It's hard to make a more efficient rotor, and it's hard to make a duct light weight at large enough sizes to compete on power. So, unless I'm missing something these guys are using the same petrol/kerosine/lipo power sources as everyone else, except with higher power consumption. It's the same problem quadrotors and jet VTOLs have - they simply can't compete with helicopters on hover efficiency.

That's bad news for startups, though, because the helicopter space is already crowded with heavy hitters like Sikorski and the like.

Where does this leave UAVs? It leaves us with incremental improvements (my PhD involved making freaky aeroelastic UAV rotors that were fiercly optimised for the hover regime, just to squeeze out more flight time) with no real long-term flight performance in sight.

Why do these start-ups appear and disappear so quickly? Because they're trying to 'solve' a hard laws-of-physics style problem that isn't bounded by UAV technology, but rather power technology.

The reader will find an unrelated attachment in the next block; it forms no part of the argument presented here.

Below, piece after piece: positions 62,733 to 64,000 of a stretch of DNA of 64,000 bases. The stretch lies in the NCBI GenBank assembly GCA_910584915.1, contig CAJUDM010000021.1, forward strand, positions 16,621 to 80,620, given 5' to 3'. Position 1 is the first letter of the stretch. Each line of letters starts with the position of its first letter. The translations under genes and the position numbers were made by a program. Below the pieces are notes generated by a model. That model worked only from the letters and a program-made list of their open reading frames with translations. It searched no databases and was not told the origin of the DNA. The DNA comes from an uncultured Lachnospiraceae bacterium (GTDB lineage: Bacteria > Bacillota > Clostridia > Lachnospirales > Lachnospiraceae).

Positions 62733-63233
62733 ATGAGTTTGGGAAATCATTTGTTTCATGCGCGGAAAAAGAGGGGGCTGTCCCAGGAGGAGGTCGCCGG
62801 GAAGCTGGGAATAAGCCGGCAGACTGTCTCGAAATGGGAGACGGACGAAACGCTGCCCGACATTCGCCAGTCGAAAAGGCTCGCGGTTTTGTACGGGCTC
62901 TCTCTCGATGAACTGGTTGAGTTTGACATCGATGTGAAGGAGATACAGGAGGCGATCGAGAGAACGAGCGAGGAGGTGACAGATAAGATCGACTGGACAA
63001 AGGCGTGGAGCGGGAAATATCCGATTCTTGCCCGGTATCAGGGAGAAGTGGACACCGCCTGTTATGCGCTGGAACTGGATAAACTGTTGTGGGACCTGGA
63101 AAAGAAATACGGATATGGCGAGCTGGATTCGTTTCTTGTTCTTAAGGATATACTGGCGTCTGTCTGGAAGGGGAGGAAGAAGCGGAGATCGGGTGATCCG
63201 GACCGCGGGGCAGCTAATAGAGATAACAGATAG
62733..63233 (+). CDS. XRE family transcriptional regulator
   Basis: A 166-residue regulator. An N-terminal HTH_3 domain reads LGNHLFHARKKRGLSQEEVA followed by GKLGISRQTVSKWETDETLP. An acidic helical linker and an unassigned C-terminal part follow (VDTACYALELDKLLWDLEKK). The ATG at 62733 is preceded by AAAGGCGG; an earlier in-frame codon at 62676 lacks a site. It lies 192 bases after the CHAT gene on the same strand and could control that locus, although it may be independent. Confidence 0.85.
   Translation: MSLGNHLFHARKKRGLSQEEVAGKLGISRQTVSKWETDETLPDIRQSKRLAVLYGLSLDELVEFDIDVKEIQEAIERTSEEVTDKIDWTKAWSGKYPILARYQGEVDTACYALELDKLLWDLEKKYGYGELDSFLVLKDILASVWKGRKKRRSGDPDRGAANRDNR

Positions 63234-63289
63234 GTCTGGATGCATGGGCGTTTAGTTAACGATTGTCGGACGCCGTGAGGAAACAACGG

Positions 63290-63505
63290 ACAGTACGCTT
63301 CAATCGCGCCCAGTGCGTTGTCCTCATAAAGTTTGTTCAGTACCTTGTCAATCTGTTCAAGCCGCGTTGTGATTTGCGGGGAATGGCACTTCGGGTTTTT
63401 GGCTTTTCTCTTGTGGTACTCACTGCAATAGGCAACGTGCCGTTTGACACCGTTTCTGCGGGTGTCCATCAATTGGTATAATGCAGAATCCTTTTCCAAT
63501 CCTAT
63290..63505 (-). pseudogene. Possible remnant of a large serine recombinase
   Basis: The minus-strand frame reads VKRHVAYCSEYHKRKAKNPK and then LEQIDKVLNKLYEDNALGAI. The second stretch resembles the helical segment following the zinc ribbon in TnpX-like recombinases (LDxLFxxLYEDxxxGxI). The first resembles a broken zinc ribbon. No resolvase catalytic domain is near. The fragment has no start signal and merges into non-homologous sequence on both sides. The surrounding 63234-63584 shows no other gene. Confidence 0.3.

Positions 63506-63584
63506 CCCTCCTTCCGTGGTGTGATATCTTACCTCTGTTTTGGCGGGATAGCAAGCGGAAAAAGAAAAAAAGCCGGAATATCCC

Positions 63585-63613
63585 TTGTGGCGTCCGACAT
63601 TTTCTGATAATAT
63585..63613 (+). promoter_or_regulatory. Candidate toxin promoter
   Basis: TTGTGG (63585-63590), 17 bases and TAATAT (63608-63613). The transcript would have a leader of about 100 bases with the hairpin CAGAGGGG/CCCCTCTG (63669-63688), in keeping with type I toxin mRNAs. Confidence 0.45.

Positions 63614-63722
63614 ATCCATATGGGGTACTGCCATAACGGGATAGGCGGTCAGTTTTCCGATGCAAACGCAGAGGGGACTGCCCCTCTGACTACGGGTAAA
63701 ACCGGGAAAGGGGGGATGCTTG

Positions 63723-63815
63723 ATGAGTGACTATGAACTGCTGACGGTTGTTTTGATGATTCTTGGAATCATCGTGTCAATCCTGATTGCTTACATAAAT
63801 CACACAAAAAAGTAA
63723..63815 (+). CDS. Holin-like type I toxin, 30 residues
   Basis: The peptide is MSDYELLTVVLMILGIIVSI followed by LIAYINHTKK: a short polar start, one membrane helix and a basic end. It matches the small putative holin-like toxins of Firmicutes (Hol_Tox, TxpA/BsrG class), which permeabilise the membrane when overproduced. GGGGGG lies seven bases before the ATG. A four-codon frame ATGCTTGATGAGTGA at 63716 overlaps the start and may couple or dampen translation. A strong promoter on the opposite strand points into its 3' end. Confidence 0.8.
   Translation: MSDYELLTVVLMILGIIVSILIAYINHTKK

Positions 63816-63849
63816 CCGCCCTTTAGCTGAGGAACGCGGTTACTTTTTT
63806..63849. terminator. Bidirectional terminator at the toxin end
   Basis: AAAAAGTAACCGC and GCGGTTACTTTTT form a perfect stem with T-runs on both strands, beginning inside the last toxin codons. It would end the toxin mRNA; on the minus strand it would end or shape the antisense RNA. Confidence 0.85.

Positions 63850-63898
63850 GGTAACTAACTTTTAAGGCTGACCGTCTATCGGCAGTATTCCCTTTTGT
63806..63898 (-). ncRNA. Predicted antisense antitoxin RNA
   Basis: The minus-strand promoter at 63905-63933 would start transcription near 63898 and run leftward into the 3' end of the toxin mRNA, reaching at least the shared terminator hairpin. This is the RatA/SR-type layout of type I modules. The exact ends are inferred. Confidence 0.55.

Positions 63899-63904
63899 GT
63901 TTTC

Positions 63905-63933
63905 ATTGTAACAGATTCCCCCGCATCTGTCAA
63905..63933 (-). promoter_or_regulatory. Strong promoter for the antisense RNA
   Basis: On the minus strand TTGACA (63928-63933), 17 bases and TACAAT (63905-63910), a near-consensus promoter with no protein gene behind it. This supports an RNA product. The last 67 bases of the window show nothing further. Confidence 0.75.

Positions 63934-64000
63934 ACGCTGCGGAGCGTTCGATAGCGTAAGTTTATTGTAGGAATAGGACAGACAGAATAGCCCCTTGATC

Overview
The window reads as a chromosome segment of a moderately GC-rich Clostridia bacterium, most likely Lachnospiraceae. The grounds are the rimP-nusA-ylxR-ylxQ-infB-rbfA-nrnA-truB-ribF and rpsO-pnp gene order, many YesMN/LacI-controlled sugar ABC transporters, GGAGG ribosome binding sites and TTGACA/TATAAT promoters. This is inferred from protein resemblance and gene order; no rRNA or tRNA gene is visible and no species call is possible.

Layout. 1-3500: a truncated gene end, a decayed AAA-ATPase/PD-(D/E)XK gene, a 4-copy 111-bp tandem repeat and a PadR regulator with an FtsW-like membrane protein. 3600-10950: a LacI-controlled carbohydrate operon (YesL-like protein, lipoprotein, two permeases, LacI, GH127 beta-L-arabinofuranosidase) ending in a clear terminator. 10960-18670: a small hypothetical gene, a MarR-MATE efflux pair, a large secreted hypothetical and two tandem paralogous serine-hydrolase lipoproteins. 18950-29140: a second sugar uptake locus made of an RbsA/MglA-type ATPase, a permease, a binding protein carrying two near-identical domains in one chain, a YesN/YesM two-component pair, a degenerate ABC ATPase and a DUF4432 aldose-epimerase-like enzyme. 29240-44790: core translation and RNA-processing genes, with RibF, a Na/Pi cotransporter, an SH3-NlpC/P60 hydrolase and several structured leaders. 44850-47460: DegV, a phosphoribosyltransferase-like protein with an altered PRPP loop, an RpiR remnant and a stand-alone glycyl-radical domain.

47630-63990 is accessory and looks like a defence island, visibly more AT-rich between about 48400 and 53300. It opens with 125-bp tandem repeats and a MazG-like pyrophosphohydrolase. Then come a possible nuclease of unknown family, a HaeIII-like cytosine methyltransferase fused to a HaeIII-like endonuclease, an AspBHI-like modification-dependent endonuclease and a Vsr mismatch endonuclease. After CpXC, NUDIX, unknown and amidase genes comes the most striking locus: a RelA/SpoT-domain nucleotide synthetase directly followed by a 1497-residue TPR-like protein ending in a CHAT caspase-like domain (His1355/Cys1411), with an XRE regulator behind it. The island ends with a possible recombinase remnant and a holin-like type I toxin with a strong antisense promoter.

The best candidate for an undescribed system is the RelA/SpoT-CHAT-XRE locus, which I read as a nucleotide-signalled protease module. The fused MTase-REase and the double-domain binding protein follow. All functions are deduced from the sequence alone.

YIAAUHETYVM (Yes I Am A UAV Helicopter Engineer, Thank You Very Much)

Re:Sigh (1)

interval1066 (668936) | more than 5 years ago | (#28903009)

Remember Steorn [steorn.com] ? Looks like they're still in business, but they haven't file many news blurbs lately. In July they made some kind of stink about their independent testing process being "insanely great" (Steve Jobism by me, not them), but not a whole lot since they started in 2006.

Re:Sigh (2, Interesting)

interval1066 (668936) | more than 5 years ago | (#28903087)

Ah. I see that I got caught up in Steorn's doublespeak. If you read the wikipedia article on the company what actually happened was that they finally showed the technology to some independent scientists who were completely unimpressed with what they were shown. In other words; Orbo does not work.